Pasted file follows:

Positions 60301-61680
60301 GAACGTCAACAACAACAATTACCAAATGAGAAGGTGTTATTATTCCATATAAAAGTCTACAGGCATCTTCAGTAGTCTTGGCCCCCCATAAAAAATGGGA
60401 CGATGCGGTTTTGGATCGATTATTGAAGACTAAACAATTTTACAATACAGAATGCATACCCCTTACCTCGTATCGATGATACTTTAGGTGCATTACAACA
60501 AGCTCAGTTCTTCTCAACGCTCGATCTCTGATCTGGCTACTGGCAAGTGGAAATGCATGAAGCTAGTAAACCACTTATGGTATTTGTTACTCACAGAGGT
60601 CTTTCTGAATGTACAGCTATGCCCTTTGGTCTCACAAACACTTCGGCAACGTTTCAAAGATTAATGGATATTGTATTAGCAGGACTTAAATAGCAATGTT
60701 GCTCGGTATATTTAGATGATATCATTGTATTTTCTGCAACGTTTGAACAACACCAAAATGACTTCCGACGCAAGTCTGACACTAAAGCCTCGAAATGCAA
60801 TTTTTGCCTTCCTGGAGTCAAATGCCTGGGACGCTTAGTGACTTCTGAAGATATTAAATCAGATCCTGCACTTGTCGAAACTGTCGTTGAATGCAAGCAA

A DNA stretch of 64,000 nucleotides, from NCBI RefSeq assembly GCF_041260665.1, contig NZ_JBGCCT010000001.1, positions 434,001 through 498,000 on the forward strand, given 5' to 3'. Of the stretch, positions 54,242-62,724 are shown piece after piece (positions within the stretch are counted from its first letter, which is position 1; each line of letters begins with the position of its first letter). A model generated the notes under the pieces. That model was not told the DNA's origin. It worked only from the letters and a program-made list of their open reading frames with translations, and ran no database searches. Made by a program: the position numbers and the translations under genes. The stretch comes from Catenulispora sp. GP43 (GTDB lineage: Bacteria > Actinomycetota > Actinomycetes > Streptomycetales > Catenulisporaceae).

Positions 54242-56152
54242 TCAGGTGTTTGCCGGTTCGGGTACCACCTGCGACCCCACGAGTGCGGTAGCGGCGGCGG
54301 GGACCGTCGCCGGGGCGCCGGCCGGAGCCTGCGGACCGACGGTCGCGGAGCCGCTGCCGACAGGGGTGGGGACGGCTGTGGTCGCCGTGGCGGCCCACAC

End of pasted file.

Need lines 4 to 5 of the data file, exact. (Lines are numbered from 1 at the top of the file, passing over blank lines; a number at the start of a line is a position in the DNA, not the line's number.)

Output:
60501 AGCTCAGTTCTTCTCAACGCTCGATCTCTGATCTGGCTACTGGCAAGTGGAAATGCATGAAGCTAGTAAACCACTTATGGTATTTGTTACTCACAGAGGT
60601 CTTTCTGAATGTACAGCTATGCCCTTTGGTCTCACAAACACTTCGGCAACGTTTCAAAGATTAATGGATATTGTATTAGCAGGACTTAAATAGCAATGTT